Have you ever been surrounded by people, but still felt lonely? It’s not a good feeling and, interestingly, not always easy to identify. Loneliness develops when you experience a gap between the connections you want or desire and the connections you have. In other words, you realize you lack meaningful relationships in your life.
This is significant because loneliness is at the root of so many problems. It can show up as social withdrawal, anger, irritability, substance abuse, driving violence and even lead to different types of illness. And the consequences include a higher risk of death, health issues, lower quality sleep, and more impulsive behavior.
The fact is we are designed to flourish by connecting with others. We aren’t meant to be alone and isolated. Our brain is wired for relationships. When we deeply connect to others, we listen better and give them the benefit of the doubt. The power of human connection is so strong, it can heal trauma and wounds. So, we need to build community and keep people at the center of our life.
Dr. Vivek Murthy, the 19th surgeon general of the United States, in his book, Together, considers loneliness to be a public health concern at the root of all types of problems like anxiety and depression. He outlines three dimensions of loneliness. He believes we need all three of these relationship dimensions to feel socially connected:
1) Lonely for an intimate other–wanting a person with whom we can be ourselves and intimately know we are loved.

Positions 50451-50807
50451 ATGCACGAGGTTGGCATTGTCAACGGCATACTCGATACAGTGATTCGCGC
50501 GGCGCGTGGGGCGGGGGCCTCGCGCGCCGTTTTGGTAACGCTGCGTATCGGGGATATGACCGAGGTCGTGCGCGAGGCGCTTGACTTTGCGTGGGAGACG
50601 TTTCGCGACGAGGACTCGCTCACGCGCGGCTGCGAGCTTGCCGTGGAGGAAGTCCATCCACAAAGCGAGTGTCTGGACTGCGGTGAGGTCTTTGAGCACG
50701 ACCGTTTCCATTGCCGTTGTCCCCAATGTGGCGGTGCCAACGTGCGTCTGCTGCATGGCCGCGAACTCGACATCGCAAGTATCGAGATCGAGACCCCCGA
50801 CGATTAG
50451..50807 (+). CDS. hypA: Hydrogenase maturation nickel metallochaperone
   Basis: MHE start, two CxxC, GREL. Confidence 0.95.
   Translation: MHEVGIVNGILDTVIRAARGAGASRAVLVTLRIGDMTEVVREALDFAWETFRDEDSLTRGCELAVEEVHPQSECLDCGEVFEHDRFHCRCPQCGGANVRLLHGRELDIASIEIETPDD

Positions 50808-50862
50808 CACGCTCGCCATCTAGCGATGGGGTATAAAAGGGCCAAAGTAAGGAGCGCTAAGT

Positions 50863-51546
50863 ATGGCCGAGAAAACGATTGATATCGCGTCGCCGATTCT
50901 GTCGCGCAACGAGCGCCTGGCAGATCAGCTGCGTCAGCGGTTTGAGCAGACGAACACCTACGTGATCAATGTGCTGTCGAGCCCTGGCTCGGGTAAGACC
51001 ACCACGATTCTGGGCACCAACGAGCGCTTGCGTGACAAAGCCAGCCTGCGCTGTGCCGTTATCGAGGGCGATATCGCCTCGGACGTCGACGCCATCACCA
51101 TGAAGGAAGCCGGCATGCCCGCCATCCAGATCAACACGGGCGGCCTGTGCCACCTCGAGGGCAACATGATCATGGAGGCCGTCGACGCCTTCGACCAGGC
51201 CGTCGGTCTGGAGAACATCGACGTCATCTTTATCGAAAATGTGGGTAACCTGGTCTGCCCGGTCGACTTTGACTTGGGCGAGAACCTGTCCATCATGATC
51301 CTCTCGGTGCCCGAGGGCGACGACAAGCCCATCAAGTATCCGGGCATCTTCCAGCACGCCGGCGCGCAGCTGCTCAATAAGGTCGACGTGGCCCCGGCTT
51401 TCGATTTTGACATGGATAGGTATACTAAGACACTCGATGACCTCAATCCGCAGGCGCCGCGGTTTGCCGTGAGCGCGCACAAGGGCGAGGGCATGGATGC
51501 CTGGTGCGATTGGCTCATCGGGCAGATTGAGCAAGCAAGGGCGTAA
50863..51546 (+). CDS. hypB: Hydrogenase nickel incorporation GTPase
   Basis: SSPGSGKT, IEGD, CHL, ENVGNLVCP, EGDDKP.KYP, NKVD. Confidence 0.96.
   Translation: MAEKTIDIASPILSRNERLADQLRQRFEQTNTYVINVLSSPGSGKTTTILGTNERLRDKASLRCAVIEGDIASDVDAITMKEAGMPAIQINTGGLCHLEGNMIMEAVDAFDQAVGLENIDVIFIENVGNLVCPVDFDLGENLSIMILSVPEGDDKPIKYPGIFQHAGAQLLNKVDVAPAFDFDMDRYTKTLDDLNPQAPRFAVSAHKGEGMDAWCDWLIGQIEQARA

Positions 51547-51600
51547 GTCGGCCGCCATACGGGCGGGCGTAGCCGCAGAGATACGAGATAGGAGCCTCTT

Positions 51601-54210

2) Lonely for friendships–wanting relational or social friendships.
3) Lonely for a purpose and calling network –wanting what he calls “collective purpose” relationships in which we network with those who share our purpose.
The key to developing these three dimensions is to first be grounded in a strong sense of self. Don’t be afraid of solitude but use it to strengthen yourself both spiritually and psychologically. Then be willing to approach others to connect. This is the only way you can forge new relationships that may have promise. When you do interact with others, notice how you feel. Ask, do I feel good being around this person and why? Is this someone who could meet my connection needs?
In our busy world and schedule, we must make time to build relationships. Do this by putting yourself out there and being intentional about meeting people. Every day, devote 15 minutes to meeting or interacting with other people, especially those you love. Another good way to build relationships is to engage in acts of service. Not only will you be helping others, but you’ll meet people in the process. So, involving yourself in church ministry, community action, hobbies and interests are great ways to build meaningful connections. As you interact with others, move beyond surface talk; really get to know people. In the long run, your efforts will prove to be satisfying and bring a rich dimension to your life. Like the tag line of my podcast says, we are better together.